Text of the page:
They’ll quickly tell you of expansion plans, when you compliment them on their cute little setup,4 but hopefully they’re not self-conscious about for-now being a relatively-obscure suburban brewery. They do it very well indeed.
1: Coopers always confused me, as Australia’s other famously non-possessively-styled brewery. But I suppose, by now at least, they’re so multi-generational that it’s just a proud plural. I’m still not sure about Y.H.’s reasons — weirdly, people tend not to address these questions on their websites — but managed to get a mangled version of Supergrass’ ‘Alright’ stuck in my head just thinking about it: “We are young / we are free / we don’t need / no ’postrophe”. And if that now suddenly transfers to your brain and earworms you, I sincerely apologise. ↑
2: In the interests of full disclosure and Good Mental Hygiene, it’s worth pointing out that these two observations draw from two separate visits, the latter from my holiday last Easter(ish) — the write-up of which has languished a little unloved in my Drafts folder as ‘A New South Wales Travelogue in ≈38.5 Beers’ — so it’s at least possible that they’ve traded the former sin for the latter. ↑
3: Which provides a nice balance to the regulator-praising in my most-recent post; all is not Utopian in Sydneytown, of course, and sensible small-bar special rules still exist alongside apparently-overly-restrictive ordinances for relatively-suburban operations like this.↑
4: So, it must be said, will seemingly everyone in these corners of the market — even those you know to’ve already expanded, relatively-recently. It’s a terrifyingly exciting time in the beer business, and it must be keeping the steelworkers busy.↑
Still enjoying my Sydney sabbatical — especially now the heat has eased somewhat — I’ve been reconfirmed in a small thought about small bars, of which this town has increasingly-many, thanks (apparently)1 to a relatively-recent law change. I had a bit of a ramble recently on the podcast about licensing laws and will need to return to the topic properly now that New Zealand’s “reforms” are in effect, but for present purposes my concern is that our current (and former) rules were applied almost entirely uniformly, whatever they are. There’s always a certain facile attraction in blanket legislation, but my recent wanderings have reinforced a simple point perhaps too-often overlooked: you are insane if you treat all licensed venues alike.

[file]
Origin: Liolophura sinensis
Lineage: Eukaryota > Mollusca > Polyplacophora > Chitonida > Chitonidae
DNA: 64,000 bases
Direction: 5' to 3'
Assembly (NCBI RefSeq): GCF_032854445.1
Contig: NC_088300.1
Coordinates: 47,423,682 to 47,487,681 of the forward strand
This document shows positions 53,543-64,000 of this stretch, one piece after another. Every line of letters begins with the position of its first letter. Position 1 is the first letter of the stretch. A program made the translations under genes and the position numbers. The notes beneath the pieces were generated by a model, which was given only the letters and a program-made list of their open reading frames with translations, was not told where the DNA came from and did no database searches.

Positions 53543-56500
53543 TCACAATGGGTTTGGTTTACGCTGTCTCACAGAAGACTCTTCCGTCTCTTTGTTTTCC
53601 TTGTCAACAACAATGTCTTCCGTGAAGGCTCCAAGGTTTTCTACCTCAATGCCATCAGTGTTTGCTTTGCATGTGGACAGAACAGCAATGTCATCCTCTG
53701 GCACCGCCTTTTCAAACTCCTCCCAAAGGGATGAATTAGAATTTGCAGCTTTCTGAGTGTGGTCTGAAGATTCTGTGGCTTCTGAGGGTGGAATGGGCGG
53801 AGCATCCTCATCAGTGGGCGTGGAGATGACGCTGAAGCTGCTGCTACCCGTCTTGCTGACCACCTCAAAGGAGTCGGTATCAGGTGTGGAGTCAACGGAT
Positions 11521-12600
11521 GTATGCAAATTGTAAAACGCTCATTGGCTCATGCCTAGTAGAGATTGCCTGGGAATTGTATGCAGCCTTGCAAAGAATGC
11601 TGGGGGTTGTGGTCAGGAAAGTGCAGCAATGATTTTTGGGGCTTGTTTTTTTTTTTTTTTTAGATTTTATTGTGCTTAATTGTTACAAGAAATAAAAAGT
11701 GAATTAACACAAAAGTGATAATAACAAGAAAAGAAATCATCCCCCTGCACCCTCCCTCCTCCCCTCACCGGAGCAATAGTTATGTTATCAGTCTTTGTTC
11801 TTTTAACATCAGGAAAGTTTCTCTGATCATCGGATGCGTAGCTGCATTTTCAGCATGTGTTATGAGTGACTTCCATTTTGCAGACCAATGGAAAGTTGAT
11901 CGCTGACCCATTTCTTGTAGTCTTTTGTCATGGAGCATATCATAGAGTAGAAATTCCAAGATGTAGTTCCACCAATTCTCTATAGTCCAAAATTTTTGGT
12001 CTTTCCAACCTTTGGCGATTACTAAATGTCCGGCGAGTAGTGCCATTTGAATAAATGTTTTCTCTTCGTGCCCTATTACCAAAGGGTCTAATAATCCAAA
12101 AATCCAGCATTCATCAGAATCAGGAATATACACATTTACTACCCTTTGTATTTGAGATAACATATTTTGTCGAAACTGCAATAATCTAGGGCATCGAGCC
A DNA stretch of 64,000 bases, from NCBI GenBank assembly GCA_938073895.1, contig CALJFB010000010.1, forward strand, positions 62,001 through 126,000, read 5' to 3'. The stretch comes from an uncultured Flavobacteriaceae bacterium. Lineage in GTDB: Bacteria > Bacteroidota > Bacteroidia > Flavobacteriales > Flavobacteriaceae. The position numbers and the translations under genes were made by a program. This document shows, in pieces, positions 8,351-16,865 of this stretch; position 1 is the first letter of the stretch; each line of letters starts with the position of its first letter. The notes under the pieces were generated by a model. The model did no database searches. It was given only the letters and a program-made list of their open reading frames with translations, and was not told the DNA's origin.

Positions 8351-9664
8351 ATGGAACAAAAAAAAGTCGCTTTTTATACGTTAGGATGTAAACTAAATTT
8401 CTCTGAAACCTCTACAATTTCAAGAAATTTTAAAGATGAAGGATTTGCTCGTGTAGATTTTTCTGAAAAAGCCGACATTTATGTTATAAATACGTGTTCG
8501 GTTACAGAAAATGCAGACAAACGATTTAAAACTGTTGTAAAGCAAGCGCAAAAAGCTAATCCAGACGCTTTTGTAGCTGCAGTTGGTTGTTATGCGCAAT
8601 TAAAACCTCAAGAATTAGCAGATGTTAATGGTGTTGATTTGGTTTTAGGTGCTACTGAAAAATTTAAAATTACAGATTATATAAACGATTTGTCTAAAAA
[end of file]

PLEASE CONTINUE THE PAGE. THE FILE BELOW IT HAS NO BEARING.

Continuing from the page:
There is a lot wrong with the prevailing Antipodean drinking culture, and I’m not remotely suggesting that “small bars” are flawless2 or the complete answer to anything. But you have to applaud Sydney for its neat little ecosystem of different-sized places doing different-styled things, giving varied ideas and formats an airing and seeing what works. Treating every venue as if they were heaving, recklessly-discounting, neighbour-nuisancing boozers just because that seems an easier way to tackle genuinely-existing3 problems will wind up causing a tonne of needless collateral cultural damage. A lot of New Zealand’s new rules seem unfortunately destined to make life harder for exactly the kinds of operations that represent (on their good days) a more-enlightened approach to things-with-booze-in.4
From my bartender-training days, I remember “test-tube shots” being specifically called-out and demonised in the materials as if they were somehow inherently a sign of ill-advised drinking. But here one was at Stitch — a supercute basement bar in downtown Sydney, decked-out with a suprisingly-successful sewing machine aesthetic (including dozens of vintage Singer machines, and treadle-equipped tables to sit and drink at) — and it’s hard to imagine that an eighteen-dollar Boilermaker5 of a mini-Old-Fashioned and a dependable American import6 is ultimately implicated in many worrying and/or unhealthy nights out. Instead, it was a thoughtful and delicious little addition to their overall offering, perfectly capable of being Enjoyed Responsibly. If you can’t handle even the small amount of nuance needed to allow for just those kinds of possibilities,7 you need to get out of the policy-making business. All drinks are not created, or served, equally.
1: I’m a Foreigner; forgive me if I get the details and/or the history wrong. And by all means — and as always — corrections, clarifications and continuations are more than welcome. ↑
2: This post’s title, to head off any observant but poorly-read pedants, is an irresistible little English cliché (of weirdly-uncertain origin, apparently) more than anything else. ↑
3: Although almost-always overblown. We do love a good Moral Panic, as a species, it seems. But that’s another post for another time — and will require a lot more references (though Pete Brown does a damn-admirable job in pulling a bunch together for semi-regular and enjoyably-sharp rants thereon). Meanwhile, just have a look at the scaremongering quote from the Hotel Association rep. in the above-linked Time Out article. Battle lines in the policy debate aren’t as simple as regulators versus retailers; the huge operators will happily slag off the small to try and lobby against losing their advantages. ↑